Hey Luka, let’s take a walk
Bit embarrassing for Spurs to see the phrase ‘Levy threatened me’ in the headlines today. Luka Modric insists that not only has Spurs chairman Daniel Levy reneged on an agreement to consider any bid from a “bigger club”, but he also “threatened” to leave Modric in the stands or on the bench if he causes any trouble. It brings to mind an image of a maniacal, trench coat-wearing Levy pointing a baseball bat at poor little Luka as he cowers in the corner in the new Spurs away kit.
I covered the topic before about how everyone shared a little bit of blame for this situation. Modric and his agent may have asked for a minimum fee release clause when negotiating their new contract 12 months ago and were met with this reported verbal counter-offer from Levy. Naive on their part to accept this – but then again they were happy at the time with the improved terms, signing-on fee and agent cut, no doubt.
Nevertheless, it looks like the damage is done and Spurs have little choice now but to move Modric on. The bid, of course, is a joke. When you consider that Manchester United paid £18m for a far inferior player five years ago, Spurs need to hold out for close to double that – or for a smaller amount and perhaps Drogba or Sturridge in exchange. Personally I’d take both strikers with some cash.
What a Jonny
Probably made up, but some sites are reporting that Spurs want to take Northern Ireland international Jonny Evans from Old Trafford. Evans is an average player who was accidentally overrated as a result of looking competent while playing alongside top class players. Anyone can have a good half-season (see Bentley, David) but the last 12 months has not been kind to Evans. If he stays then he’ll probably become the new Wes Brown, filling in for unimportant games and the occasional appearance at right back.
While I’m at it can I nail my colours to the mast and say that I’m not buying in to this Danny Welbeck thing. He’s someone who could end up having a decent Premier League career but it won’t be at Old Trafford (see Higginbotham, Danny or Campbell, Frazier). I feel sorry for young players who have a couple of good games for United because they are instantly elevated way above their station. For the record I see more potential in Federico Macheda although, like Giuseppi Rossi, he may make his name abroad.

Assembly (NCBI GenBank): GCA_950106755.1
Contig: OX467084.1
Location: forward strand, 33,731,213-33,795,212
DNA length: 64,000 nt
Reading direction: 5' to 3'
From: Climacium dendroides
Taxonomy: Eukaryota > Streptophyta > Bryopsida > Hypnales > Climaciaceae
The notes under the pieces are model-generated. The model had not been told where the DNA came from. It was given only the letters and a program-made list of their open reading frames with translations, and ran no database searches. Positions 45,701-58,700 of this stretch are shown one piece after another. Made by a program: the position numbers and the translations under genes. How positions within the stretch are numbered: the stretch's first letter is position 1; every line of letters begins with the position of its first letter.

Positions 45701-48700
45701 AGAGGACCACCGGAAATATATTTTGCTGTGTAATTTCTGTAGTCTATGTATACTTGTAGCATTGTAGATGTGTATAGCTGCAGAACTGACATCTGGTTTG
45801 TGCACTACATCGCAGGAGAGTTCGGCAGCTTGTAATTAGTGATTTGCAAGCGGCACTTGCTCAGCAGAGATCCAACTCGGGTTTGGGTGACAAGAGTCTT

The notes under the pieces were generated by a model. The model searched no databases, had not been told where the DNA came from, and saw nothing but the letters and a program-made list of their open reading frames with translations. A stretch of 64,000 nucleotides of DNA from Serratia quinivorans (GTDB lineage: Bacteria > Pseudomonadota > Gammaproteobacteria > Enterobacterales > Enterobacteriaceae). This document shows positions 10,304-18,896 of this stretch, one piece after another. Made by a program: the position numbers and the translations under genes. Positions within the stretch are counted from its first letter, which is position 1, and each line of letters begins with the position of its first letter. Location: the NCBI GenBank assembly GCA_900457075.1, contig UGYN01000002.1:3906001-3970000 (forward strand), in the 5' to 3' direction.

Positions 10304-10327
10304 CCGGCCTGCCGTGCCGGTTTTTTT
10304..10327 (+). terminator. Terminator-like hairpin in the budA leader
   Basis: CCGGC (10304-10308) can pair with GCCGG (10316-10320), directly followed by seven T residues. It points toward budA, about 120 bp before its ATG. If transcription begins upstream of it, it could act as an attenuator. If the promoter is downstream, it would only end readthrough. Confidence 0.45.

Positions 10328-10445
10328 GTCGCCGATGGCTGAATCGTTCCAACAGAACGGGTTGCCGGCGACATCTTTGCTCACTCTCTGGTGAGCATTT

I tend to delve in to the Football365 mailbox to find out what the fans are thinking and those of Liverpool have been vigorously defending their clubs transfer policy in recent days.
There is some scoffing from other team’s fans at the money paid for Jordan Henderson, Andy Carroll, the signing of Charlie Adam and the targeting of Stewart Downing. One of the defences from Merseyside is that the £7-8m paid for Charlie Adam compares very favourably to the figure that Manchester United paid for Michael Carrick five years ago or that Fergie’s bit-part midfielder Anderson cost more than Jordan Henderson or that the purported £19m fee for Downing is not far off what Antonio Valencia cost United a few years ago.
But the comparisons don’t make much sense. In the last Deloitte football finance report, United were shown to generate an annual revenue exceeding Liverpool’s by £100m. Another year away from the Champions League means that the gap will only get wider. Just because the Old Trafford club overpay for a player like Valencia or Anderson bears no relation to what Liverpool are doing. After all, United could bring Garry Birtles out of retirement, pay him five million a year and still win the title.